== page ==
Society is agreeable. The ladies, like their Swedish kinswomen, are well educated, proficient in the use of foreign languages, very attractive, amiable, and cultivate simplicity of dressin a word, they are charming. The gentlemen are warm-hearted, polite, obliging, and there is a freedom and manliness in their bearing which always pleased me. It is only when admitted to their homes, not once but many times, and treated as a friend, that one can get an insight of the fine and noble qualities of the Norwegian character.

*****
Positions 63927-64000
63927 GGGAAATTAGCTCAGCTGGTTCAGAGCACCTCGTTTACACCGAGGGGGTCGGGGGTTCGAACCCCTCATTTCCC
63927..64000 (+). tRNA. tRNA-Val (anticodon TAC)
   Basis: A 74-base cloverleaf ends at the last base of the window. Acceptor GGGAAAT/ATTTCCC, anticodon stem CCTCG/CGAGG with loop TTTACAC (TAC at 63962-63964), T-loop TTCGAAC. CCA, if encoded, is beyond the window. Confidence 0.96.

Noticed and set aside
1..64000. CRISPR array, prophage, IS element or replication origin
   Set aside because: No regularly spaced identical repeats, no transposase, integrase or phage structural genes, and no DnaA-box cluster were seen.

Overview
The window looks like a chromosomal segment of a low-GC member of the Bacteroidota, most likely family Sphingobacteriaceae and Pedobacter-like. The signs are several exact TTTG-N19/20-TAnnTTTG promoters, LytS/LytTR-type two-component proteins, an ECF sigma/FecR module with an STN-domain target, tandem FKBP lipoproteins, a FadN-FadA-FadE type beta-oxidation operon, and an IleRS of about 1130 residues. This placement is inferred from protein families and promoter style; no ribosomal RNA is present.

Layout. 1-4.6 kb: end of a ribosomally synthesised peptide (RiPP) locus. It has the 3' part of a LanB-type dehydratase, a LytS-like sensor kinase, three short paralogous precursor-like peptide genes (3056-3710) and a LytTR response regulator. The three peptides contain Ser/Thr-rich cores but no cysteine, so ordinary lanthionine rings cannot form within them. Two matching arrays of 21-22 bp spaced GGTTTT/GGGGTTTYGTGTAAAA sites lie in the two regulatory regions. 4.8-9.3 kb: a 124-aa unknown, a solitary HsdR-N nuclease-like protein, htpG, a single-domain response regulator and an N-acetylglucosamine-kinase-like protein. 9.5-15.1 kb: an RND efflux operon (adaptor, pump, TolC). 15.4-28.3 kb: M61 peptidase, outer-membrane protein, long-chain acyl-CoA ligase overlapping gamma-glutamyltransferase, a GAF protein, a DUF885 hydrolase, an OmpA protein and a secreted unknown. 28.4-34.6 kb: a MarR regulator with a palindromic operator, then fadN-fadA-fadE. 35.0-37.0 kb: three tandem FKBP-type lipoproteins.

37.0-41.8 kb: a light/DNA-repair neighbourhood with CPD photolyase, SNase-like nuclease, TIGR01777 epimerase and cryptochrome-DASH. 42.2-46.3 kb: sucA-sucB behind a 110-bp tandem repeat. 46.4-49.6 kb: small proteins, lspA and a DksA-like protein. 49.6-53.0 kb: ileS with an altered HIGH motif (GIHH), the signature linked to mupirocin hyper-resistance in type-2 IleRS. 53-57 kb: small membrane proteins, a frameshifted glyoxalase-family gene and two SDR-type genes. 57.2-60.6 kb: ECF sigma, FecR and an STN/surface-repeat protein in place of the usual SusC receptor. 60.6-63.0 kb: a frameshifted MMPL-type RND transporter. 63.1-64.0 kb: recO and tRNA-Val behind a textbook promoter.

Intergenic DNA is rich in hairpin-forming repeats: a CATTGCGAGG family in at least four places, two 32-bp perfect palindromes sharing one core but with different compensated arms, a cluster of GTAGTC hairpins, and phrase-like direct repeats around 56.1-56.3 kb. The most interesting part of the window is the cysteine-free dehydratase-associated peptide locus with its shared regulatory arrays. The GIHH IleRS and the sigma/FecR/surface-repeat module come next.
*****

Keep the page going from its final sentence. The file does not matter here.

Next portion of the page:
I met many educated men, and these were ever ready to serve me or give me all the information I wanted, making light of the trouble or inconvenience to which my request subjected them. One would send a work which he thought might be useful to me, another a map, or the government statistics, and so on, telling me where I should go either for scientific purposes or to study folk-liv (people-life), or to see some magnificent scenery, and whenever I started, letters to friends or relatives were handed to me, so that I might not be friendless. If a person knew of no one in the district where I was going, he would go to an acquaintance and ask for an introduction for me. The day after my arrival I delivered the letters of introduction I had carefully preserved. These opened to me the doors. of many houses, where I was at once welcomed, and received with great kindness. Friends were soon made, and during my stay of a fortnight I was taught to know what Christiania hospitality meant.